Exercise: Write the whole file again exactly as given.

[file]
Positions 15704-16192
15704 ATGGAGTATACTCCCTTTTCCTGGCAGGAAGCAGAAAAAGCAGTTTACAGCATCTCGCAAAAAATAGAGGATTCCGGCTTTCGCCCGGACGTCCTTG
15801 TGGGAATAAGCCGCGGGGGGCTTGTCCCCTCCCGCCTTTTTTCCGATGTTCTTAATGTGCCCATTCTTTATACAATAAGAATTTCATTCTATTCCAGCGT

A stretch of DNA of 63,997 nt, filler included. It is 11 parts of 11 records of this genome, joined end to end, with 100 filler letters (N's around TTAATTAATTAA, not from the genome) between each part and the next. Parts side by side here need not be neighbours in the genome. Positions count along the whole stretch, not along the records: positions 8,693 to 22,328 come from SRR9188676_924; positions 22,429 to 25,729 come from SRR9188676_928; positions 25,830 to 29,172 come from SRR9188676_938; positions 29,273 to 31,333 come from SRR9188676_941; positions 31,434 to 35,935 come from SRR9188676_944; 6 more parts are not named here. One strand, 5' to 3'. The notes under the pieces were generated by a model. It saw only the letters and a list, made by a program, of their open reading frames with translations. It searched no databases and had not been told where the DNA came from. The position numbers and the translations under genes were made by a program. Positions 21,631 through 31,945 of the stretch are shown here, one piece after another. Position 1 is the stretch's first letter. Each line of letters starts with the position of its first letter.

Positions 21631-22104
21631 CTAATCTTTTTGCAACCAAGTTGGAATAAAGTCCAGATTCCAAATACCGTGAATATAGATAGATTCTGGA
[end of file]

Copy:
Positions 15704-16192
15704 ATGGAGTATACTCCCTTTTCCTGGCAGGAAGCAGAAAAAGCAGTTTACAGCATCTCGCAAAAAATAGAGGATTCCGGCTTTCGCCCGGACGTCCTTG
15801 TGGGAATAAGCCGCGGGGGGCTTGTCCCCTCCCGCCTTTTTTCCGATGTTCTTAATGTGCCCATTCTTTATACAATAAGAATTTCATTCTATTCCAGCGT

A stretch of DNA of 63,997 nt, filler included. It is 11 parts of 11 records of this genome, joined end to end, with 100 filler letters (N's around TTAATTAATTAA, not from the genome) between each part and the next. Parts side by side here need not be neighbours in the genome. Positions count along the whole stretch, not along the records: positions 8,693 to 22,328 come from SRR9188676_924; positions 22,429 to 25,729 come from SRR9188676_928; positions 25,830 to 29,172 come from SRR9188676_938; positions 29,273 to 31,333 come from SRR9188676_941; positions 31,434 to 35,935 come from SRR9188676_944; 6 more parts are not named here. One strand, 5' to 3'. The notes under the pieces were generated by a model. It saw only the letters and a list, made by a program, of their open reading frames with translations. It searched no databases and had not been told where the DNA came from. The position numbers and the translations under genes were made by a program. Positions 21,631 through 31,945 of the stretch are shown here, one piece after another. Position 1 is the stretch's first letter. Each line of letters starts with the position of its first letter.

Positions 21631-22104
21631 CTAATCTTTTTGCAACCAAGTTGGAATAAAGTCCAGATTCCAAATACCGTGAATATAGATAGATTCTGGA